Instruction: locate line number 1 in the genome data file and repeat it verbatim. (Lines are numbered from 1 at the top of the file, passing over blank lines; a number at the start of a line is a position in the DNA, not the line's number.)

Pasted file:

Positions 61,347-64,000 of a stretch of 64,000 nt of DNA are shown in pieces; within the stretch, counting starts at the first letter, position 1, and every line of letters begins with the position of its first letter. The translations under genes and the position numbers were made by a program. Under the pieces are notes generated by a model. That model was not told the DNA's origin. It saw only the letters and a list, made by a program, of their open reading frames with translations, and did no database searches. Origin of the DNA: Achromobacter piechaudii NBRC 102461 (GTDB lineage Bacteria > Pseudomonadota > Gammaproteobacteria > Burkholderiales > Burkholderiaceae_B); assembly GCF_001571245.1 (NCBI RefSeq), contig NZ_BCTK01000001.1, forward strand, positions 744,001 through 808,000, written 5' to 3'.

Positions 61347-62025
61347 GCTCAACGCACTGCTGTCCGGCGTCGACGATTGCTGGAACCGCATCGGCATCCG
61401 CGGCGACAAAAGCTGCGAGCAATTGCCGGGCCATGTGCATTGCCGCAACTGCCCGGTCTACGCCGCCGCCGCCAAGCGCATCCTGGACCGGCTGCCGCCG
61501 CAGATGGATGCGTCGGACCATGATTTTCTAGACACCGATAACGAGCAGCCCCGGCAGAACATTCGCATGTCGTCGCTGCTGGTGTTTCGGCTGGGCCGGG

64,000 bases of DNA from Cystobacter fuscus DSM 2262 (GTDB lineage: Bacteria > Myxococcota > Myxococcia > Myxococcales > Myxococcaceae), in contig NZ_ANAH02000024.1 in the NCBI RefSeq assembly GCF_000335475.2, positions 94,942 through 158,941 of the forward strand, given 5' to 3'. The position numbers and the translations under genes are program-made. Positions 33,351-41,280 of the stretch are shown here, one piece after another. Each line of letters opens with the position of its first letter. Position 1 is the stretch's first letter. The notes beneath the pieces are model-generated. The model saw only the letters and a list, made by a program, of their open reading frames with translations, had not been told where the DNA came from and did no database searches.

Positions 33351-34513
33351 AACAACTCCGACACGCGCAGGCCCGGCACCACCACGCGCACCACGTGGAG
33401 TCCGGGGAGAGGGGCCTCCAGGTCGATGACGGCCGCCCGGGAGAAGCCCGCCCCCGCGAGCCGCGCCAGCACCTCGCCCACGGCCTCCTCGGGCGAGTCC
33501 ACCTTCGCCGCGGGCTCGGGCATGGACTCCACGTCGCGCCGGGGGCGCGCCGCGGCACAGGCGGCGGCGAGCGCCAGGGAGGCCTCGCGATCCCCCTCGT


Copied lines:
Positions 61,347-64,000 of a stretch of 64,000 nt of DNA are shown in pieces; within the stretch, counting starts at the first letter, position 1, and every line of letters begins with the position of its first letter. The translations under genes and the position numbers were made by a program. Under the pieces are notes generated by a model. That model was not told the DNA's origin. It saw only the letters and a list, made by a program, of their open reading frames with translations, and did no database searches. Origin of the DNA: Achromobacter piechaudii NBRC 102461 (GTDB lineage Bacteria > Pseudomonadota > Gammaproteobacteria > Burkholderiales > Burkholderiaceae_B); assembly GCF_001571245.1 (NCBI RefSeq), contig NZ_BCTK01000001.1, forward strand, positions 744,001 through 808,000, written 5' to 3'.